Burning biomass has significant public health and environmental justice consequences, according to a recent opinion piece co-authored by Harvard Chan School’s Jonathan Buonocore.

Read Now

Biomass is not health neutral

Our Research Scientist Jonathan Buonocore writes that even as Congress declares biomass carbon neutral in the latest spending bill, burning it puts thousands of lives at risk.

Read Now

Another KY coal plant to retire, but the pollution remains

The Green Station coal power plant is transitioning to nuclear, but it will continue to leach harmful toxins.

Read Now

Vehicle emissions linked to thousands of deaths in northeast, Mid-Atlantic

An estimated 7,100 people in the northeast and Mid-Atlantic regions died as a result of exposure to ozone and fine particulate matter from vehicle emissions in 2016.

Read Now

New Study: The Health Impacts of the Coal-to-Gas Transition

A new study out from Harvard University explores the health impacts of transitioning from coal to other combustible fuels.

Read Now

Coal Phase-Down Has Lowered, Not Eliminated Health Risks From Building Energy, Study Says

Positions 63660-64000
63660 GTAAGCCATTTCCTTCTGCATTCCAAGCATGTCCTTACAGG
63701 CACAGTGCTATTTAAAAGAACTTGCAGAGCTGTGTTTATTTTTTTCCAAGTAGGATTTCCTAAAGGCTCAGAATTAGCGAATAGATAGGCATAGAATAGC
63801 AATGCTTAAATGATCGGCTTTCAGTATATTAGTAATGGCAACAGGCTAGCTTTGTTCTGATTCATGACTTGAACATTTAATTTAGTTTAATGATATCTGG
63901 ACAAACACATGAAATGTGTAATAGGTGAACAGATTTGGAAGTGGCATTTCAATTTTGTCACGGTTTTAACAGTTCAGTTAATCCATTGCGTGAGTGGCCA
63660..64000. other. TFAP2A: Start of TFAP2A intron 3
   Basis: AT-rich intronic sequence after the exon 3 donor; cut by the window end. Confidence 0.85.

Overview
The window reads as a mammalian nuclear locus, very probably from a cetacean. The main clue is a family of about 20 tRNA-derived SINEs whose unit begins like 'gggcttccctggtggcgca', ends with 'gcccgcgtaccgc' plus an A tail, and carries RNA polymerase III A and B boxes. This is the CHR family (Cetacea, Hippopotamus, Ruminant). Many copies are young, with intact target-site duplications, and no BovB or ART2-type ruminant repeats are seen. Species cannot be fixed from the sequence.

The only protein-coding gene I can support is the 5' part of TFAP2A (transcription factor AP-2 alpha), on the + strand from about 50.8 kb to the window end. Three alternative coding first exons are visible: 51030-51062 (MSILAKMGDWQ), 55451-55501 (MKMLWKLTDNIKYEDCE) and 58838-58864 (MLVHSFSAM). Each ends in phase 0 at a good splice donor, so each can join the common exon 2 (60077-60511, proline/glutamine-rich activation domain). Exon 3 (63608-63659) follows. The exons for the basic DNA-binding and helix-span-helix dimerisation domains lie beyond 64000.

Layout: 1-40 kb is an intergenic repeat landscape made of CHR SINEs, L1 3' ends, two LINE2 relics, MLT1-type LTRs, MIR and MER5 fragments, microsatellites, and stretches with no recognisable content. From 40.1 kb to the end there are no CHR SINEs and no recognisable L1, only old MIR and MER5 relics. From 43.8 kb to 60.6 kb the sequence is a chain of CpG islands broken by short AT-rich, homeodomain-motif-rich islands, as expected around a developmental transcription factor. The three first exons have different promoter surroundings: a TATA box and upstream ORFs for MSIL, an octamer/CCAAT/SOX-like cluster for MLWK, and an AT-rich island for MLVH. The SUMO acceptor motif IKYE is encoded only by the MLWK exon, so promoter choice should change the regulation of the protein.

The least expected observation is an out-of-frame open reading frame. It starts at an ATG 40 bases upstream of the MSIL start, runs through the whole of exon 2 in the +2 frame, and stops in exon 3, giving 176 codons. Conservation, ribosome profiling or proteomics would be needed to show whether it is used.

Biomass and natural gas have become an increasingly large share of the health burden of fueling buildings and factories.

Read Now

Harvard Study Says Clean Electricity Will Prevent Premature Deaths

Reset’s sustainability contributor Karen Weigert introduces listeners to our researchers for a discussion on their study of how clean electricity will save lives.

Read Now

Law meant to push drilling further from houses had little impact, study finds

Grandfathered wells and exemptions put wells closer to homes, new study finds.

Read Now

As deaths from burning coal decline, natural gas now a leading hazard, study shows

Pollution from natural gas is now responsible for more deaths and greater health costs than coal in Illinois, according to a new study.

Read Now